But maybe none of those options panned out. Or maybe they just don't care about FOIA requests because those requests eat a lot of time and money, and no one has lost their job for being too slow yet.

Comment Re:Issue is with the courts (Score 1) 146

Every system is gamed, and this goes double for the courts because they have government authority behind them.

That's why there are a billion rules on court procedure and the behavior of attorneys.

If any of the documents are falsified, this is more a case of "break the rules and pray no one notices" than actually gaming the system.

When I hear someone has gamed the system, I usually expect that he obtained an unfair benefit without breaking any of the rules.

Comment Re:Due diligence? (Score 1) 146

Surely it is the responsibility of a court would make sure that the parties involved in a lawsuit actually exist?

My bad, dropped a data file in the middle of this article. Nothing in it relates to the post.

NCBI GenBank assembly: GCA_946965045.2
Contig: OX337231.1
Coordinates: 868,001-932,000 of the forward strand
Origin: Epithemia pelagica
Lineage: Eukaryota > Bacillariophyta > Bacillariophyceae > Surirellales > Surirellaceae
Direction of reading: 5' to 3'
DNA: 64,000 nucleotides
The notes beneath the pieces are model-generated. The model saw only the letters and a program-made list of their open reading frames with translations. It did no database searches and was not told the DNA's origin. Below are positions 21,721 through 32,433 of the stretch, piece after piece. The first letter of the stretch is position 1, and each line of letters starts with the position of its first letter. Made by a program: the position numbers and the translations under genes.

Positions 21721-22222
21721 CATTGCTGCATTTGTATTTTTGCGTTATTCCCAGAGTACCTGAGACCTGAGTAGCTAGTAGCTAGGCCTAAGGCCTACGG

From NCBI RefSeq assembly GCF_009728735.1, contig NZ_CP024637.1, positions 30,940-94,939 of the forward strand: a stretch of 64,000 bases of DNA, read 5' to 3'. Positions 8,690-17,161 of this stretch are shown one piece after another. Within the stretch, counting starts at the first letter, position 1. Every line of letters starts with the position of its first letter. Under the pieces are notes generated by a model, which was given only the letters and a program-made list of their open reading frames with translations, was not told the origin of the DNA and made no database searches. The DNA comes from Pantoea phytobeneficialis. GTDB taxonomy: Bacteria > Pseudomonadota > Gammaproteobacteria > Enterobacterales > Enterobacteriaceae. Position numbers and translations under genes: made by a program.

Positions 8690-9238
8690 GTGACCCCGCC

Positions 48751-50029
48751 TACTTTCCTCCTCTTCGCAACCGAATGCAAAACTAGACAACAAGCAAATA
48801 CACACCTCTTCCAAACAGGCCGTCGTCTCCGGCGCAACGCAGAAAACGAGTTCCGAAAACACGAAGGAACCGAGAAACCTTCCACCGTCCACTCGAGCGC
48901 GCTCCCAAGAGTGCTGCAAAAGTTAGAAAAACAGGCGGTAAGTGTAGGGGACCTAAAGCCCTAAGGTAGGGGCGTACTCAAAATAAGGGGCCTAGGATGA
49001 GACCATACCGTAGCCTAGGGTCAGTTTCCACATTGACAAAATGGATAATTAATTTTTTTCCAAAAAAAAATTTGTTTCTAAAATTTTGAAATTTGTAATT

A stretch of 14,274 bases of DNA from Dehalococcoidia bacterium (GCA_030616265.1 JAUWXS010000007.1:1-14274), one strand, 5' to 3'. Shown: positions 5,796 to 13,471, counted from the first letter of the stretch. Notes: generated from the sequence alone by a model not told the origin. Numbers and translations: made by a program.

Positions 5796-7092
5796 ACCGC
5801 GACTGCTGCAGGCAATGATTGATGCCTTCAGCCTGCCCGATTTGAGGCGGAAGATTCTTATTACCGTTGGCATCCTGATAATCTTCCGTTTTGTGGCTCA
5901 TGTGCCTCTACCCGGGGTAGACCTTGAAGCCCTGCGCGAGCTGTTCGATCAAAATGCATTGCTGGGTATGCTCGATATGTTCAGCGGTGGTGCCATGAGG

Civil courts exist to resolve disputes, not to determine facts and sentence offenders.

In this case, the court is presented with a dispute that has been resolved except for the minor detail of deindexing some "defamatory" content---because neither party can perform this action themselves. So the court issues an order to have it done.

While this situation implicitly involves perjury somewhere along the line, the court can still avoid the problem by involving the content host in the proceedings.

In the future, the court could require the host site to be involved in such agreements. This would conceivably lead to the notification of the real author, as the site would presumably contact the user when the suit was filed. In addition, the content can be removed from its original location if it is legitimately illegal.